Samantha Baron
November 17

In 2012, Israel was hailed for setting a precedent around the world by outlawing the use of underweight fashion models, as defined by a specific body mass index (BMI).

Motivated by an alarming rise in eating disorders, the groundbreaking legislation reflects the way cultural changes have shaped how women look or measure their beauty throughout history.

Ten years later, as global gender norms and body stereotypes are changing, has Israeli society succeeded in setting beauty standards that no longer mold women into carbon-copied Barbie dolls?

To get a perspective on this issue from Israel’s trendsetting city of Tel Aviv, ISRAEL21c asked local influencers, bloggers, makeup artists and modeling agencies to share their insights.

‘I stopped running from the camera’

Tali Arbel, a model and journalist for Walla Fashion, struggled with self-love as a young woman.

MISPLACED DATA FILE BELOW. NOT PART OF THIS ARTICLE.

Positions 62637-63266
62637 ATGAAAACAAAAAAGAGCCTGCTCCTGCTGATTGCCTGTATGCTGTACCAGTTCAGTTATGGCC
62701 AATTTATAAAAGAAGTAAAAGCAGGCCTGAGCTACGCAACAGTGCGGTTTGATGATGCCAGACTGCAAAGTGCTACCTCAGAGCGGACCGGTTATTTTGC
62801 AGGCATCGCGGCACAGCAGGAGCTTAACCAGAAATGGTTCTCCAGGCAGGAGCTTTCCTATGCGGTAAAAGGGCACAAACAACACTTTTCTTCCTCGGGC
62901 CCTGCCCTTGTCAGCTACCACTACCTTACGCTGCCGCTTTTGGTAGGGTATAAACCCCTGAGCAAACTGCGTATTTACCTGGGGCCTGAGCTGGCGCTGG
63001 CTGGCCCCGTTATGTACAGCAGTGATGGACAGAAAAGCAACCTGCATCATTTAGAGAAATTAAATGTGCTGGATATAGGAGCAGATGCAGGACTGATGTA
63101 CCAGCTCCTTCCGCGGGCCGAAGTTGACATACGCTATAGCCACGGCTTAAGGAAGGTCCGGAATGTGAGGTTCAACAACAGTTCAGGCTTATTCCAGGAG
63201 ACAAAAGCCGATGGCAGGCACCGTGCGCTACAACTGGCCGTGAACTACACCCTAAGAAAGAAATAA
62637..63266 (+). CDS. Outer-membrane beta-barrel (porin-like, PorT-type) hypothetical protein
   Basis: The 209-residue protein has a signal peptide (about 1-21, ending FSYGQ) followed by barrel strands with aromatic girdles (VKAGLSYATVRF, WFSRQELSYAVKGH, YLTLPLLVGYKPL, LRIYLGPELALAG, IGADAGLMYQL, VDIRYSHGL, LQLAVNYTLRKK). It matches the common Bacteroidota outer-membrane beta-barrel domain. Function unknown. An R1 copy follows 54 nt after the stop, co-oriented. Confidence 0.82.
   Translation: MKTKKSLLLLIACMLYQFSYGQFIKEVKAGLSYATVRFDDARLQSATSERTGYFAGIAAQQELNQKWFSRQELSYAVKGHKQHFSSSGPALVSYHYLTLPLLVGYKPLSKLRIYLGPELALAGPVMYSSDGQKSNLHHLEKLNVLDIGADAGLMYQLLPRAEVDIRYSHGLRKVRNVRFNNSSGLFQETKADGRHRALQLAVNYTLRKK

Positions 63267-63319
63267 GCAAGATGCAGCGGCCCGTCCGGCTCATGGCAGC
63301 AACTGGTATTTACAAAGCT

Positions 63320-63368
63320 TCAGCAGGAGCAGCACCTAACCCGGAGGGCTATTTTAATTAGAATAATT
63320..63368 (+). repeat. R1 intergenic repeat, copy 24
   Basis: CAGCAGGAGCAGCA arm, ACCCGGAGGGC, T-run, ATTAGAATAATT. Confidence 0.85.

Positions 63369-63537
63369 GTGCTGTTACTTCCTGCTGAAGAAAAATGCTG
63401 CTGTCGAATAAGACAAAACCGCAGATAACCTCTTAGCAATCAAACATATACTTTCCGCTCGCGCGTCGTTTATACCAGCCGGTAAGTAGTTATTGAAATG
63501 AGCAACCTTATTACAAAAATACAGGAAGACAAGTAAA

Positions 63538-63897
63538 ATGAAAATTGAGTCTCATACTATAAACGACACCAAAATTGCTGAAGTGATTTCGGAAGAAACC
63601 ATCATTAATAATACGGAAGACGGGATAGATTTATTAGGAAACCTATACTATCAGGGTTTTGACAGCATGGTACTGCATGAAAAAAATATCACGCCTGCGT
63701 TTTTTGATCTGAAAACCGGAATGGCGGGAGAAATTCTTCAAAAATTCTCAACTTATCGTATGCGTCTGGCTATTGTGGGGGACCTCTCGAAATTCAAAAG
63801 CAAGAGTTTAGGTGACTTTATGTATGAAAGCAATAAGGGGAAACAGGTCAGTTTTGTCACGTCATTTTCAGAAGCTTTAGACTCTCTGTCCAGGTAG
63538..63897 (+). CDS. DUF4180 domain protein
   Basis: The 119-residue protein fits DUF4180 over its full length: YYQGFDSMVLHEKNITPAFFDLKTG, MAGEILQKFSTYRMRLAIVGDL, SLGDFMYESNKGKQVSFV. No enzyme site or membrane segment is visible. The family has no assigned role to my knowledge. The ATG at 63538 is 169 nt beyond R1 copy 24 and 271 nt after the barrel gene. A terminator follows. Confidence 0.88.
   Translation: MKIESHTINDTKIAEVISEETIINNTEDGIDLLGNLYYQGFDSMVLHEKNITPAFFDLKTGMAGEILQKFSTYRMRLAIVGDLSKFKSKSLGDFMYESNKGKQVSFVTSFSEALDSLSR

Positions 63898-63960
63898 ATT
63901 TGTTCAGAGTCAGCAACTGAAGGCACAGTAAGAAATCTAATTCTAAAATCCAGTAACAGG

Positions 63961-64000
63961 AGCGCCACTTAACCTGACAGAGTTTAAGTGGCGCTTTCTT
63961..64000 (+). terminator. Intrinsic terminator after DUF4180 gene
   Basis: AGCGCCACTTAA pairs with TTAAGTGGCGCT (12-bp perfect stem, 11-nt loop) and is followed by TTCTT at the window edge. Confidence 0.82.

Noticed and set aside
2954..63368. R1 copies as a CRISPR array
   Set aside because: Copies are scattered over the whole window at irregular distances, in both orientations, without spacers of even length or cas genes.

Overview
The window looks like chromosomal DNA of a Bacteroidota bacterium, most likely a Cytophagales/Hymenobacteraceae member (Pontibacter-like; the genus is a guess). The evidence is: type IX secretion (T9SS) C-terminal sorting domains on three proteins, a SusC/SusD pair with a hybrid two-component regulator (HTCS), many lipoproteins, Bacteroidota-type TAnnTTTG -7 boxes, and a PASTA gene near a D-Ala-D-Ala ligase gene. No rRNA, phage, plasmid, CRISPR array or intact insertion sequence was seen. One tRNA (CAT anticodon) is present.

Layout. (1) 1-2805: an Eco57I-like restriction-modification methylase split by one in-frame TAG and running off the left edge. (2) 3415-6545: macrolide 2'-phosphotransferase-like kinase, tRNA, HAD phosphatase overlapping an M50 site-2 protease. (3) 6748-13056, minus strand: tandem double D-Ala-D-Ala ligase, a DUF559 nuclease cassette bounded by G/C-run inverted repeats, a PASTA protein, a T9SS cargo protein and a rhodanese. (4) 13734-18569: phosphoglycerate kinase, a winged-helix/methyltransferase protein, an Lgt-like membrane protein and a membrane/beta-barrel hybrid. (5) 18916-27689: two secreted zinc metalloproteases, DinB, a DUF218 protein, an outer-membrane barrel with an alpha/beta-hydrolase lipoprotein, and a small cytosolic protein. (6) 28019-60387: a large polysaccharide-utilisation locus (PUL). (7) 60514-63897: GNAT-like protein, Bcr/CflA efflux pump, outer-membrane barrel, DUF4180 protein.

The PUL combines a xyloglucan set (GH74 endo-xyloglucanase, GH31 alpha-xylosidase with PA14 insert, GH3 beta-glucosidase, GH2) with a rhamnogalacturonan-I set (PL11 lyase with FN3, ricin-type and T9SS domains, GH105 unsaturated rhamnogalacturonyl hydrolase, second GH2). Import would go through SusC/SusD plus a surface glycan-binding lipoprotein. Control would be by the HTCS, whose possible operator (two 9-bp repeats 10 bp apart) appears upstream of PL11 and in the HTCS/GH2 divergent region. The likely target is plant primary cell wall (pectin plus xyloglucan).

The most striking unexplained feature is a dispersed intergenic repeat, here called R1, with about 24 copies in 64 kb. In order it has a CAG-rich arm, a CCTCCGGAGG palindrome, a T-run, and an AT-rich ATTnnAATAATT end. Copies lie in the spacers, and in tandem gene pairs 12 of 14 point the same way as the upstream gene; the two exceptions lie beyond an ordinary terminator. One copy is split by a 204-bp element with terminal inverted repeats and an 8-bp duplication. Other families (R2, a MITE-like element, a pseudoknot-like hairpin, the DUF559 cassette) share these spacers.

“I hated my entire image,” she tells ISRAEL21c.

“When I turned 20, my father died suddenly. I used food to cope with his death and I developed an eating disorder,” said Arbel. “I gained a lot of weight and couldn’t even recognize myself.”

It took personal strength and a changing beauty standard to help Arbel find herself again.

“I stopped running from the camera. I started surrounding myself with other empowering women. I took a personal styling course, and I joined a mentoring program with Ray Segev, who was the first plus-size model who really made it in Israel.”

Segev’s modeling agency at the time, Juicy, hired Arbel at age 40, two years ago.

Tali Arbel modeling an H&M outfit. Photo by Lilach Zamir

“After everything I’d been through, I felt on top of the world after an agency signed me. I began to feel worthy,” explained Arbel. “Many jobs were open for me because plus-size models were on trend.”

Arbel said she can’t wear every trend she writes about “because they’re meant for a specific body type or age,” but fashion trends in general are now adapting to her body type.

Tali Arbel wearing Alembika. Photo by Tomer Lupasko

“Women tell me they can identify themselves when they see my body type because they know how the clothes will fit them.”